Sure is good to get that horrible Toronto series out of our system. And because the Twins beat Chicago, we gain a game in the Wild Card. It would be even better if Oakland could muscle up a win over Boston, but it doesn’t look like that’s gonna happen.
Our pitching tonight was excellent. Johnson delivered a great start, lasting 6 strong innings with 7 strike outs and only 2 runs. After Proctor pitched a scoreless seventh, Farnsworth came in for the eighth and immediatly allowed two singles. But he then reared back and touched the high 90s for three straight swinging strike outs. Farnsworth is inconsistent, but when he’s on he’s untouchable. He’s simply been on fire the month of July, posting an ERA of .96. I was surprised to see Rivera pitch the ninth and I wish Torre saved Mo for a save situation. He could’ve tried Villone or Wilson for the final 3 outs. But Torre wanted a quick ninth so Mo jogs in and game’s over.
The offense had a highlight reel night. A-Rod had a good game. After Jeter led off the seventh with a double A-Rod added a double of his own for an RBI and the Yank’s sixth run. Jeter also had a nice night, that double and a triple right after Melky tripled. I don’t know if I’ve ever seen back to back triples (with 2 outs no less!). Speaking of Melky, he was a home run shy of the cycle and also threw out Teixeira trying to turn an RBI single into a double. Speaking of Tex, there’s a guy who hasn’t lived up to the high expectations. He hit 43 and 38 home runs the last two seasons. He also had 144 RBIs last year and a .301 batting average. So far he’s hit the long ball only 14 times and had only 9 at the All-Star break. He’s got an average at .271 and has 61 RBIs. Let’s compare that RBI total to Jeter’s which happens to be 59. Jeter only has 6 home runs and hits from the two spot, but has driven in about the same number of runs as Teixeira, who hits cleanup. I think this says more about how good Jeter is, but it doesn’t make Tex look great either. Basically my point is to provide more evidence that A-Rod is not the only player having an off year. Matter of fact, all of A-Rod’s stats are better than Tex’s. Why doesn’t Tex ever get booed?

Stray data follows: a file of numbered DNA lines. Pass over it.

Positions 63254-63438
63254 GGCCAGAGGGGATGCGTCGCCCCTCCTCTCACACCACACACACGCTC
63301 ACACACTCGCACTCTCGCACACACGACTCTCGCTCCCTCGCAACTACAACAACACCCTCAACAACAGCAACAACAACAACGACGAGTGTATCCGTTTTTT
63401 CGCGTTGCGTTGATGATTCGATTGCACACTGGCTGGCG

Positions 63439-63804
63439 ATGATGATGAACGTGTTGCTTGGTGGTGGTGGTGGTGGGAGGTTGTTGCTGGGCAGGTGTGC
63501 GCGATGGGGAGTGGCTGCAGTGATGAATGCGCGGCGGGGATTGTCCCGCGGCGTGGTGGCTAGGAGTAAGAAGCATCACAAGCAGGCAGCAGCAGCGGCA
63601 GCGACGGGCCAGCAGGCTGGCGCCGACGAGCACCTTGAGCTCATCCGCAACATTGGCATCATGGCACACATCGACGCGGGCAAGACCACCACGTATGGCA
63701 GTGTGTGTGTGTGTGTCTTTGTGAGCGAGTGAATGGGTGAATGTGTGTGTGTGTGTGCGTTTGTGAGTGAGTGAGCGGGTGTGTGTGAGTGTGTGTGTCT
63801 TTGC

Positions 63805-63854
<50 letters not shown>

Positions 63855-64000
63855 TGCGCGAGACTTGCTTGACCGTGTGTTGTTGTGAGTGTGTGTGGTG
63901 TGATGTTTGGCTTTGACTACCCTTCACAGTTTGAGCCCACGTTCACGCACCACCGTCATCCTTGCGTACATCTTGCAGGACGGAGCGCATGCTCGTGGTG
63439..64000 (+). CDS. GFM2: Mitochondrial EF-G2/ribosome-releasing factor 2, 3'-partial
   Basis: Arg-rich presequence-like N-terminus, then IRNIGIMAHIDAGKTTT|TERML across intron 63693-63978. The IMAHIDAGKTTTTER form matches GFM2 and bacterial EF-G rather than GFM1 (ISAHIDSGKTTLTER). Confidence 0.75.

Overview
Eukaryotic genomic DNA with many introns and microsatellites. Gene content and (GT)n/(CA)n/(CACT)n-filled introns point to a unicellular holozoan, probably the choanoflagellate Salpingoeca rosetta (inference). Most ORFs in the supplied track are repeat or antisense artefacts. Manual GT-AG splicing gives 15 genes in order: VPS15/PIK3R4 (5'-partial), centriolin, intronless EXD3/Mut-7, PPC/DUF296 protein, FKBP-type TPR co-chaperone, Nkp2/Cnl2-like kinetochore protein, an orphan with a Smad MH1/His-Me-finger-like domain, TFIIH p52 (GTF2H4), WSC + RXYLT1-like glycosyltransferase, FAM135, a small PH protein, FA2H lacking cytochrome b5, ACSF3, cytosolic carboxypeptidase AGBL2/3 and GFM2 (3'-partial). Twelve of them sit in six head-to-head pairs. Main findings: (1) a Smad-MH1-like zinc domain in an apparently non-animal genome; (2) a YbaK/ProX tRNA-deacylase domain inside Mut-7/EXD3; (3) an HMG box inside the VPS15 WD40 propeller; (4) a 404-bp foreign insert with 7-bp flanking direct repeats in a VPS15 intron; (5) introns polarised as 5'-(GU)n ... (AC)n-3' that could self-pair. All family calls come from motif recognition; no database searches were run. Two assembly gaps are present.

So we’ll so how Eaton fares in his season debut tomorrow. He’s got a tough counterpart to match in Mussina. I hope Damon’s back in the lead off spot, but considering how well Melky did today Torre might decide to give Damon another day off.
Great way to win a ballgame. That’s how we’re winning the World Series this year. Game 7 at Yankee Stadium. Bottom of the ninth, down a run. Runner on first base, two outs and Melky’s at the plate with two strikes. We’re playing the Mets so of course Wagner’s on the mound, one strike away from winning the World Series. He tries to throw that slider, but no sir, you can’t fool the Melk Man. Melky Cabrera creams it, crushes it, a tape measure no doubter moon shot. It looks like we had Ruth or Reggie or Mantle back all over again. And Thaaaaaaaaaaaaaaaaaaaaaaaaaaaaaaaaaaaaaaaaaaaaaaaaaaaaaaaaaaaaaaaaaa
Yankeeeeeeeeeeeeeeeeeeeeeeeeeeeeeeeeeeeeeeeeeees WIN!!!!!!!!!!!!!!! By that time I assume Matsui and Sheffield will be back, so I don’t know why Melky would be in the lineup. But trust me, it’s going to happen. And it will be sweet.
Ponson pitched very well. Sterling was very impressed and gave him the "player of the game" award. Hopefully Ponson can repeat this. Maybe he’ll manage to get that third out next time to make it 7 full innings. 5 hits and 5 Ks is pretty good. He even picked off a baserunner. That home run to Sexson was the only mistake. Too bad there were runners on.
Once again our bullpen was fantastic. Did exactly what they had to, held off the Mariners and gave the offense enough time to score. Villone, Wilson, Farnsworth and Proctor combined for 4 1/3 innings, struck out 4, walked only 1 and allowed only 2 hits. Well done boys.
Hopefully The Unit can seal the deal on a second consecutive sweep. Go Yankees!